> known as an impetuous person, often acting thoughtlessly and
          > repeatedly violating Church canons. As early as 1993, Bishop Gregory
          > (Grabbe) insisted that Bishop Varnava must be removed from the ranks
          > of the clergy; "The number of the canonical violations of Bishop
          > Varnava is so great that it is impossible to enumerate them." The
          > latest grave violation was the revolt he led against his ruling
          > bishop, Bishop Ambrose, and the personal creation of his own diocese
          > in Western Europe.

          As a loyal member of the Church Abroad, I have to ask: who writes these
          epistles? Why are we basically saying here that Bp. Varnava should have
          been canned about 8 years ago, but was kept around? And, why in the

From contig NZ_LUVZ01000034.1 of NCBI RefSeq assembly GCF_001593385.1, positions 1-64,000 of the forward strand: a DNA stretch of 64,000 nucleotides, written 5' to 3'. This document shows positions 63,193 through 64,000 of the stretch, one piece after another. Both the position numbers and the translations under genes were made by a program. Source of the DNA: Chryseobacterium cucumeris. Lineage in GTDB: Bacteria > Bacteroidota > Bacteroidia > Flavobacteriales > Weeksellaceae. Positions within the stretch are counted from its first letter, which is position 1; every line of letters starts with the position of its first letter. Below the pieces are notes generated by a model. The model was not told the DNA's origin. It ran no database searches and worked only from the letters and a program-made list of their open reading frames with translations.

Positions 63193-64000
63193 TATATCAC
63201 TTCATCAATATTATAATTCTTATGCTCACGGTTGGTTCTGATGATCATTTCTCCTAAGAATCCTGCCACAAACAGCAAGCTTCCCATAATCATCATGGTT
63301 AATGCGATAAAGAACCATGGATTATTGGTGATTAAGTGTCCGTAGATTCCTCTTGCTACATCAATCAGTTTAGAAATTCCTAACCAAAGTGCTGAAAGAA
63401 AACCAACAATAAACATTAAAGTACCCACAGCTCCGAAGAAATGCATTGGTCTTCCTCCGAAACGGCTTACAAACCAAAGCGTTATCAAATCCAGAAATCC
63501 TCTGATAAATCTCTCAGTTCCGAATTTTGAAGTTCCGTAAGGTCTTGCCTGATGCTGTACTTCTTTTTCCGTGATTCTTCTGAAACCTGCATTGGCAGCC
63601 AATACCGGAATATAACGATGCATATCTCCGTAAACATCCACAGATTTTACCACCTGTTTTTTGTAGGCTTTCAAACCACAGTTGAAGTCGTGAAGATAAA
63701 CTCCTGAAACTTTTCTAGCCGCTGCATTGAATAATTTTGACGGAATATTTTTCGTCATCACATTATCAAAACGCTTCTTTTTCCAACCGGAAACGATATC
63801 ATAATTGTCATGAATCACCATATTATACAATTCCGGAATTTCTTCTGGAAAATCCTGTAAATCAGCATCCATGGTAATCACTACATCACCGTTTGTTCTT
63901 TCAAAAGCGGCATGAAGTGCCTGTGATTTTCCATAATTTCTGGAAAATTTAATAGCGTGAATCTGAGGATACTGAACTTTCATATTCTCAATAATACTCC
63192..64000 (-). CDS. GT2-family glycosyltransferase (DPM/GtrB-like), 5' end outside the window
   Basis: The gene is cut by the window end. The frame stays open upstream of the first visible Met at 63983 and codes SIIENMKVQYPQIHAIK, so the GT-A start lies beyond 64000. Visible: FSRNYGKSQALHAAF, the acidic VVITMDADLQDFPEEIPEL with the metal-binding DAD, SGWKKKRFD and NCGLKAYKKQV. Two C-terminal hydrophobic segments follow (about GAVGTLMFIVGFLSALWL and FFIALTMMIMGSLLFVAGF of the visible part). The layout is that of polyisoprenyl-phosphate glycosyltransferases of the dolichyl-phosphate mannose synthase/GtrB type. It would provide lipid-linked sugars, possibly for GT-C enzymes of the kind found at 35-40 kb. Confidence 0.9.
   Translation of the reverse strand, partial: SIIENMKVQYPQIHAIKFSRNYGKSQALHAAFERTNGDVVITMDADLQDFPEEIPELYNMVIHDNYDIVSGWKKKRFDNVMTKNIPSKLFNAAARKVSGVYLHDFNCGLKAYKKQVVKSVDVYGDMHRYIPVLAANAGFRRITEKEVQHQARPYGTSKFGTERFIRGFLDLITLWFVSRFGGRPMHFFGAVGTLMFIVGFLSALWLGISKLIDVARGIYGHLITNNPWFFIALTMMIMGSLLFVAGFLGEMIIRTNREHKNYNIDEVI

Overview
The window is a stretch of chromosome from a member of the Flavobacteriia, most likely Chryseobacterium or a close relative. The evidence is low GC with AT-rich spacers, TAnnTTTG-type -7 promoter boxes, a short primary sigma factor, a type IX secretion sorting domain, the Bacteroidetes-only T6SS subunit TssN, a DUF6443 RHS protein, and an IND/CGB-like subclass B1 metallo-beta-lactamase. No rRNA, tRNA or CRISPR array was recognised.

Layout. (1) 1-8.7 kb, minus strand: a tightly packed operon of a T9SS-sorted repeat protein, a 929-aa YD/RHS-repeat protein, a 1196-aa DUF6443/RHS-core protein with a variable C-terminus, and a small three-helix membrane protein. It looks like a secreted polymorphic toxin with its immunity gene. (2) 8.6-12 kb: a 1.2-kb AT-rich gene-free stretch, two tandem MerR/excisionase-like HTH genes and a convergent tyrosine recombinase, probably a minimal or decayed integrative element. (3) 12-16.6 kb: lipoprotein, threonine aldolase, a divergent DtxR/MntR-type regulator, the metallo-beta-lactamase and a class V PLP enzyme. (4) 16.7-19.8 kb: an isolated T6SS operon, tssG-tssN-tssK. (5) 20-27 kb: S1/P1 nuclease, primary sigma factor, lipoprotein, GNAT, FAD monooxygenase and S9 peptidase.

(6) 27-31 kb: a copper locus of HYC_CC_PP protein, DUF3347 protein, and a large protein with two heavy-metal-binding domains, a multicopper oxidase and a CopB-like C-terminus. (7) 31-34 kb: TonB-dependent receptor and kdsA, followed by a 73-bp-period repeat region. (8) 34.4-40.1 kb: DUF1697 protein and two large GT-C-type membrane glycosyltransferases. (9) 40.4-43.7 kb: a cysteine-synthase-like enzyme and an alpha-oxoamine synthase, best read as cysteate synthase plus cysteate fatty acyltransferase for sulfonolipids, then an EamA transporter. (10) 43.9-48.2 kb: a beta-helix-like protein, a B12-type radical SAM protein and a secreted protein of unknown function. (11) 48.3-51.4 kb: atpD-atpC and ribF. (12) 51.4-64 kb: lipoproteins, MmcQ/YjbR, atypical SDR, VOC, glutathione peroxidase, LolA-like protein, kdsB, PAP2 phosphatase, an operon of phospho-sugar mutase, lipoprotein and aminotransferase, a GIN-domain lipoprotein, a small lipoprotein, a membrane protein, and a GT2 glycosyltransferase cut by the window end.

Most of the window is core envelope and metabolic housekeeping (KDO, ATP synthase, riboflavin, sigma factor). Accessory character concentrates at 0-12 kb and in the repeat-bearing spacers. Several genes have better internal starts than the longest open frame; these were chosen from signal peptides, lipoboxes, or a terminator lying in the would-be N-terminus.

world was he kept around? I really don't understand this . . . I know,
          Fr. Alexander Lebedev told me he was kept aropund because he and Met.
          Vitaly "shared an affinity for fine wines and brandies . . ." This is
          why a bihsop that 'repeatedly violated church canons' was like our own
          energizer bunny, and just kept on and on and on . .. this is not a
          beautiful thing . . .
          Michael Woerl




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        • Fr. Gregory Williams
          ... Forgive me, Father... but this was not in the least my experience of Vladyka Gregory. I found him kind, compassionate and wise, and often all too lenient
          Message 4 of 5 , Dec 19, 2001
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            >.... Bishop
            >Gregory's
            >opinion should be taken with a grain of salt as well. It was always off
            >with his head as
            >long as it was not in reference to his son "Anthony".
            >

            Forgive me, Father... but this was not in the least my experience of